Monday, November 19, 2012

Deflation vs Inflation

Source: US Bureau of Labor statistics (showing deflation in early 1920s and 1930s)

In the MPC's last monthly inflation report they forecast that inflation could fall to 1%. They even hinted at the possibility of deflation. What is deflation and why does it strike fear into economists and policy makers?


Deflation is simply a fall in the general price level. If this deflation a result of improved productivity and greater efficiency, it could be benign. But, usually deflation is caused by falling demand and lower growth. It is no coincidence that our worst period of deflation was in the great depression of the 1930s. This kind of deflation is very damaging because:
  1. Lower Spending. When prices are falling, there is an incentive to delay purchases. Why buy a TV now, when it will be cheaper in 12 months? Look at how the housing market is suffering because of falling prices. Nobody wants to buy with falling house prices; this is why property transactions have slumped and of course causes further falls in prices. In Japan, the decade of deflation created a culture of thrift and saving. Japanese housewives just wouldn't spend. Tax cuts, government spending and interest rate cuts all failed to stimulate growth because all the Japanese wanted to do was save (an example, of the Paradox of thrift)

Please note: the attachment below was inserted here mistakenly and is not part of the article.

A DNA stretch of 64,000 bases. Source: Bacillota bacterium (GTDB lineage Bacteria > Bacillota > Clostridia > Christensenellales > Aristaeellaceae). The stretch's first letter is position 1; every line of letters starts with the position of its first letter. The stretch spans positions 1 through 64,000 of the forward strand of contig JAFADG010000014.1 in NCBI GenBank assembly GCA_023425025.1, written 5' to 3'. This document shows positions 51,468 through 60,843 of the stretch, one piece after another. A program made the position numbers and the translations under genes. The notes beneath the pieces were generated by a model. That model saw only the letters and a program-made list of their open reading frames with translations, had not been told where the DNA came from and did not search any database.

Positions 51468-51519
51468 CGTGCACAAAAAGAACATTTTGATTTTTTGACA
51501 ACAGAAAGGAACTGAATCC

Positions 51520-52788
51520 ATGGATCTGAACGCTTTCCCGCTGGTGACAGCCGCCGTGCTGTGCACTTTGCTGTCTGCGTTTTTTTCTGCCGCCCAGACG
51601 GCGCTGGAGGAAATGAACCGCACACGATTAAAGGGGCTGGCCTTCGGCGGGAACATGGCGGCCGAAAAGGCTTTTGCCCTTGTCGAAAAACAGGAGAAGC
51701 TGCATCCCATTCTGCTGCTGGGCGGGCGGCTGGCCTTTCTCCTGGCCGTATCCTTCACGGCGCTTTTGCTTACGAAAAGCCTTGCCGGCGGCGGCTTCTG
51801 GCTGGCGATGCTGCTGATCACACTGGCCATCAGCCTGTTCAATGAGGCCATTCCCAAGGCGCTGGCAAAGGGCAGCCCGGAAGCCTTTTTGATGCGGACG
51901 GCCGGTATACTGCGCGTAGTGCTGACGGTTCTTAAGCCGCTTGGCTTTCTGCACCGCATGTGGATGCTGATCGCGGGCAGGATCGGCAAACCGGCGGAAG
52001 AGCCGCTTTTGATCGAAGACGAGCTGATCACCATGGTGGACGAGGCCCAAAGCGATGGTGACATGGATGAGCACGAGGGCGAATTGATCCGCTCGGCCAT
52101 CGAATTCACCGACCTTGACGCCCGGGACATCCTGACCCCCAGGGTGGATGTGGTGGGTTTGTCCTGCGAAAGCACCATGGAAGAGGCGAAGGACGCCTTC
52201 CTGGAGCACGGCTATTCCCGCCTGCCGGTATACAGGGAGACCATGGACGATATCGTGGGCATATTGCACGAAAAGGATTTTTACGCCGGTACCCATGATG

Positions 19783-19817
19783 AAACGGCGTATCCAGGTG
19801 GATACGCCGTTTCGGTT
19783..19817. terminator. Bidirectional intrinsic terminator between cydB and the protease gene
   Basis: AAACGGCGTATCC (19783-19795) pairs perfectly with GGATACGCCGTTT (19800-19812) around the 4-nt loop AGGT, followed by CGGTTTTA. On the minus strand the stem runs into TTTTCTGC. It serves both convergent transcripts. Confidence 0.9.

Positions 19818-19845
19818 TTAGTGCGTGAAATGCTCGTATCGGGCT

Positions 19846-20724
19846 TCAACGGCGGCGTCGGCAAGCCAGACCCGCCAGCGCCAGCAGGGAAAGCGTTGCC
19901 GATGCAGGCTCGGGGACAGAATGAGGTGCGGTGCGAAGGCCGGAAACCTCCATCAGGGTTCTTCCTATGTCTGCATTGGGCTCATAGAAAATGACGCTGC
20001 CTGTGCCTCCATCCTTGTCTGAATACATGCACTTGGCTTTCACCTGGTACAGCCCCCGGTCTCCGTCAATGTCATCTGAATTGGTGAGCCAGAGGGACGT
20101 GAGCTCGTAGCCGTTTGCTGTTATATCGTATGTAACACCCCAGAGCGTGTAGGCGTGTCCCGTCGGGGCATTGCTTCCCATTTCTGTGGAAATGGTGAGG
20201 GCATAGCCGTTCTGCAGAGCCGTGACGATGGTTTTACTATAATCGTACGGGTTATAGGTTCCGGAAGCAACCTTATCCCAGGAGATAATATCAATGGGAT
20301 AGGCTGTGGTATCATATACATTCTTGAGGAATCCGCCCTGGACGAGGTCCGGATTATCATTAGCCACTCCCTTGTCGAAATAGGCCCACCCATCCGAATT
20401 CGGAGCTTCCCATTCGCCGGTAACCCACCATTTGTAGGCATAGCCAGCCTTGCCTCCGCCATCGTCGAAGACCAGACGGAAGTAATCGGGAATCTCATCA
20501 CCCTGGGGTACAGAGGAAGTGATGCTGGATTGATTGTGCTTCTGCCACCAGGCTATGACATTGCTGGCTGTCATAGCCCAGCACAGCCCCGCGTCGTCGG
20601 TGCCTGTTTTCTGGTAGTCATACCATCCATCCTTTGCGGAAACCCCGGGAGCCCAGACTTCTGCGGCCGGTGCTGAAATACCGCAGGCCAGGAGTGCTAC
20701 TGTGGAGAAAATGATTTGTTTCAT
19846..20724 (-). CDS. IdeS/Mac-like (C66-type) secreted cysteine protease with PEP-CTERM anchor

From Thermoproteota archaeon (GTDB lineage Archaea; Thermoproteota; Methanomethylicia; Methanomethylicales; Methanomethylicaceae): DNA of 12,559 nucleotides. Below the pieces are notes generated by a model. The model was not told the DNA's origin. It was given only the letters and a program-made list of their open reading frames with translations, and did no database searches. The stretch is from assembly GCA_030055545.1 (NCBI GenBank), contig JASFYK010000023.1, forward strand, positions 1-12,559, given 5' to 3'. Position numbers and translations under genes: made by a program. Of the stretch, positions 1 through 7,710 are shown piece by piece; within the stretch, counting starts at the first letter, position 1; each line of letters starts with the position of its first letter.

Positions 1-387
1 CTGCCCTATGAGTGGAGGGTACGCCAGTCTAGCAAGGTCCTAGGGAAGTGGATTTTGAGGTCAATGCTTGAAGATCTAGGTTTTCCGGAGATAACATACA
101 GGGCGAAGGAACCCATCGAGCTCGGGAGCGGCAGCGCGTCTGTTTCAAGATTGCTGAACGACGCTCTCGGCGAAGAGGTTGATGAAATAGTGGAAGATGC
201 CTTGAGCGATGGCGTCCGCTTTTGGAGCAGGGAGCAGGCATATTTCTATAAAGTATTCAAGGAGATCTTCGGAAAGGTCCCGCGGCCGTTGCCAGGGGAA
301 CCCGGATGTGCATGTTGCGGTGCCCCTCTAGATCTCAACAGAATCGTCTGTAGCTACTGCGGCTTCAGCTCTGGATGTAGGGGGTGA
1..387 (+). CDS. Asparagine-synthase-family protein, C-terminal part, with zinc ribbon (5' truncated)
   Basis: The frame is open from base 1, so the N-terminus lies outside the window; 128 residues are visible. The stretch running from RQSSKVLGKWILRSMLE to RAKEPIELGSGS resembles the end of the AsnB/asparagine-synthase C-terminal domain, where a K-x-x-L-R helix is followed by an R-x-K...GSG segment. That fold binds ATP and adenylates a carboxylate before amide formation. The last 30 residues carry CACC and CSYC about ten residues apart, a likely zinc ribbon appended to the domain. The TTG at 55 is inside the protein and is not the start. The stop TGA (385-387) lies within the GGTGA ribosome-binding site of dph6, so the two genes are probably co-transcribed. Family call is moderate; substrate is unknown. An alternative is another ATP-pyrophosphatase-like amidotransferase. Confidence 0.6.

2. Liquidity Trap. A liquidity trap occurs when lower interest rates fail to stimulate spending. If prices are falling by 2%, it can be more attractive to save money in cash then spend. Therefore, cutting interest rates to 0% may be ineffective in increasing demand.
  3. Increasing Burden of Debt. If you take out a mortgage and make mortgage payments of say £500 a month, inflation will progressively reduce the real value of your mortgage interest payments. High inflation thus makes a mortgage more attractive, over time, it increases the disposable income of mortgage owners.
  • However, with deflation, this £500 a month becomes a bigger % of your disposable income. In deflation, debt becomes an increasing burden reducing spending and economic growth.
  • The problem is that the UK and US are increasingly indebted, personal savings are very low. Personal debt is very high therefore, deflation would be very damaging for an economy burdened with a legacy of debt.
  • 4. Rising Real Wages. Workers will general seek to prevent a cut in nominal wages. Therefore, with deflation, real wages rise by stealth. This can lead to real wage unemployment. With deflation, it is much more difficult for prices and wages to adjust.

How To Overcome Deflation.

Basically, Monetary authorities need to implement bold policies. In particular they need to increase inflationary expectations. The problem is Central banks are so used to trying to reduce inflationary expectations, that they can struggle to implement the opposite. However, the experience of Japan in the 1990s and 2000s suggests timid policies can lead to several years of economic stagnation.


Anonymous said...